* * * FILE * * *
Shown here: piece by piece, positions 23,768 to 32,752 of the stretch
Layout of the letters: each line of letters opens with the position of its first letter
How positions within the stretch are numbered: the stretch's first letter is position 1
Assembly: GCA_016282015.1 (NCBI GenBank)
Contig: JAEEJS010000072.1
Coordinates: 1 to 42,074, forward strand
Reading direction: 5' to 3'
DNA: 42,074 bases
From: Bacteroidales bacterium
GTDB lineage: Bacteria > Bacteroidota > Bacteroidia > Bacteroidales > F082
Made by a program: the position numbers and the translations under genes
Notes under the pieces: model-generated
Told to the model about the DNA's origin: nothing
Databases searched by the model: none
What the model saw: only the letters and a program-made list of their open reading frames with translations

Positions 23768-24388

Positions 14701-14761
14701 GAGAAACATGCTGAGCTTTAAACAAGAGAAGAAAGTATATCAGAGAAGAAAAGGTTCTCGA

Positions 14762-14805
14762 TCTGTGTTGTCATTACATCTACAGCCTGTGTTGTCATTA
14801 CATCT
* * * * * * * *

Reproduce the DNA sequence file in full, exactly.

Shown here: piece by piece, positions 23,768 to 32,752 of the stretch
Layout of the letters: each line of letters opens with the position of its first letter
How positions within the stretch are numbered: the stretch's first letter is position 1
Assembly: GCA_016282015.1 (NCBI GenBank)
Contig: JAEEJS010000072.1
Coordinates: 1 to 42,074, forward strand
Reading direction: 5' to 3'
DNA: 42,074 bases
From: Bacteroidales bacterium
GTDB lineage: Bacteria > Bacteroidota > Bacteroidia > Bacteroidales > F082
Made by a program: the position numbers and the translations under genes
Notes under the pieces: model-generated
Told to the model about the DNA's origin: nothing
Databases searched by the model: none
What the model saw: only the letters and a program-made list of their open reading frames with translations

Positions 23768-24388

Positions 14701-14761
14701 GAGAAACATGCTGAGCTTTAAACAAGAGAAGAAAGTATATCAGAGAAGAAAAGGTTCTCGA

Positions 14762-14805
14762 TCTGTGTTGTCATTACATCTACAGCCTGTGTTGTCATTA
14801 CATCT